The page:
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(Tunis) – A Mauritanian blogger convicted of apostasy faces execution unless the Supreme Court cancels or commutes his death sentence in a ruling expected on January 31, 2017, Human Rights Watch said today. The Mauritanian authorities should drop the charges against Mohamed Cheikh Ould Mkhaitir and repeal the provision of its penal code that provides for the death sentence for apostasy.

Mohamed Cheikh Ould Mkhaitir.  © Private

Authorities arrested Mkhaitir, 30, on January 2, 2014, and charged him with apostasy on the basis of an article he published three days earlier on the Mauritanian news website Aqlame. The article said that some people in Mauritania use religion to justify racial or caste discrimination, citing examples from the life of the Prophet Muhammad to condemn the practice. His article prompted demonstrations by thousands in front of the presidential palace. On December 25, 2014, a court convicted Mkhaitir and sentenced him to death on the basis that he had “spoken lightly” of the prophet.

“Mkhaitir should be free to write without fear of being prosecuted, let alone executed, just as protesters should be free to demonstrate against what he wrote,” said Sarah Leah Whitson, Middle East and North Africa director at Human Rights Watch.

Mkhaitir should be free to write without fear of being prosecuted, let alone executed, just as protesters should be free to demonstrate against what he wrote.
Sarah Leah Whitson

Middle East and North Africa Director

Under Mauritania’s penal code, the Supreme Court has the power to cancel or reduce an apostasy sentence if the convicted person repents.

A March 2015 letter signed by six Mauritanian human rights and other nongovernmental organizations, and 16 African and other international organizations, called for Mkhaitir’s immediate release on the basis that the charges against him violate his right to free expression. They cited the fact that he had repented twice: in a pretrial hearing at a military police station, and again during his trial in December 2014. Mkhaitir repented again at the Nouadhibou Court of Appeals, but on April 21, 2016, the appeals court upheld his death sentence, which leaves the Supreme Court as the court of last resort.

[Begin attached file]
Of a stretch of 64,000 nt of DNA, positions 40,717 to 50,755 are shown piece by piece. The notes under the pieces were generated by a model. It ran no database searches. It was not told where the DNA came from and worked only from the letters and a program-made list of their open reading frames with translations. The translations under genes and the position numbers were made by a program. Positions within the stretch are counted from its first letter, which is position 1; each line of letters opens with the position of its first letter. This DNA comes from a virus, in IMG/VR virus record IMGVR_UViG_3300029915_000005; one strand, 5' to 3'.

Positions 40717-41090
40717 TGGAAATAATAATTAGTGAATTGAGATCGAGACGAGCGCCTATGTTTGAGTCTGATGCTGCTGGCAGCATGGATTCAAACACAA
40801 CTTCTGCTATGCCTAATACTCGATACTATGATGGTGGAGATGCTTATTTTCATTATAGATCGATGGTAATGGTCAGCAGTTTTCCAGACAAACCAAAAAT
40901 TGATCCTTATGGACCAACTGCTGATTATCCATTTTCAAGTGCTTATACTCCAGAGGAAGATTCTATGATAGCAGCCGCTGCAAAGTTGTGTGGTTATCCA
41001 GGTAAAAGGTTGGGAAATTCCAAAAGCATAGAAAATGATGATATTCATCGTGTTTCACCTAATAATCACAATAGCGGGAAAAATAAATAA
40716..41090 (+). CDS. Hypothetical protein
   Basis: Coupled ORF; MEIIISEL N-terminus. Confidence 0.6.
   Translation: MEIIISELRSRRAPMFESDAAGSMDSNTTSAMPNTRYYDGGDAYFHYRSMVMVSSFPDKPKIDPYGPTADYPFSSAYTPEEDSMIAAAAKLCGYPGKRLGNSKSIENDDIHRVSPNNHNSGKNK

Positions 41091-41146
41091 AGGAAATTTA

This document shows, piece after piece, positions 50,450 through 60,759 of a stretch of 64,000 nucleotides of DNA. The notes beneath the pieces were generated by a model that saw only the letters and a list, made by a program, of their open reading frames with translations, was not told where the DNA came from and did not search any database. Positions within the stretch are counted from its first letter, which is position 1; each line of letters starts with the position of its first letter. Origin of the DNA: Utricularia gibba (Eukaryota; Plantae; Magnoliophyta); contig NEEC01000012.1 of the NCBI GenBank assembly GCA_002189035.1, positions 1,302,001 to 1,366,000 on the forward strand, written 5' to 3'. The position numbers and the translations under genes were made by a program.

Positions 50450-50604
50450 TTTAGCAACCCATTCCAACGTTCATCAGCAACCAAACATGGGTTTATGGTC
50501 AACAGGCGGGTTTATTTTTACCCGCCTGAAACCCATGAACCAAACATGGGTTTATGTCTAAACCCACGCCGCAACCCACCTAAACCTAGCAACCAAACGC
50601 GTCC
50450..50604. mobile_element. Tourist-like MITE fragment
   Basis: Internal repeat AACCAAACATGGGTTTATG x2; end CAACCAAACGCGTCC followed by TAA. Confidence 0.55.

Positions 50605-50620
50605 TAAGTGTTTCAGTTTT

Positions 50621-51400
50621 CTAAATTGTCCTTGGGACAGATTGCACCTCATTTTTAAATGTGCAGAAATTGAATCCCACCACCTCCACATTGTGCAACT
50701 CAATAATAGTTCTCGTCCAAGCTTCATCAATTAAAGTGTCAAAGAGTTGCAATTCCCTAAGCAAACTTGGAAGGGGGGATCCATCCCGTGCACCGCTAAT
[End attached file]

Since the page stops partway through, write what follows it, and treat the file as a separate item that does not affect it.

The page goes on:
Article 306 of Mauritania’s penal code provides for the death penalty for apostasy, but states that if the defendant repents before a court ruling, the Supreme Court has the authority to assess the validity of the defendant’s repentance and cancel the death sentence or reduce it to a prison term of between three months and two years and a fine of between 5,000 and 60,000 ouguiya (US$14-$167).

According to a 2015 US State Department report, Mauritania has never since its independence in 1960 carried out a death sentence for apostasy. Article 6 of the International Covenant on Civil and Political Rights (ICCPR), which Mauritania has ratified, states that countries that have not abolished the death penalty should reserve it “only for the most serious crimes.” Human Rights Watch opposes the death penalty in all circumstances because of its inherent cruelty.

Addressing the thousands of anti-Mkhaitir demonstrators who had gathered in front of his palace on January 10, 2014, President Mohamed Ould Abdel Aziz was quoted in media reports as saying that the article constituted a “hideous crime” and the media “should respect our religion and not harm it under any circumstances.” In a televised interview on April 4, 2014, the president said that he did not believe that Mkhaitir was aware of the seriousness of what he had written.

The United Nations Human Rights Committee, the body of independent experts that monitors state compliance with the ICCPR, has said in a general comment on article 19, which outlines the right to freedom of expression, that “prohibitions of displays of lack of respect for a religion or other belief system, including blasphemy laws, are incompatible with the Covenant,” unless they constitute incitement to discrimination, hostility, or violence.

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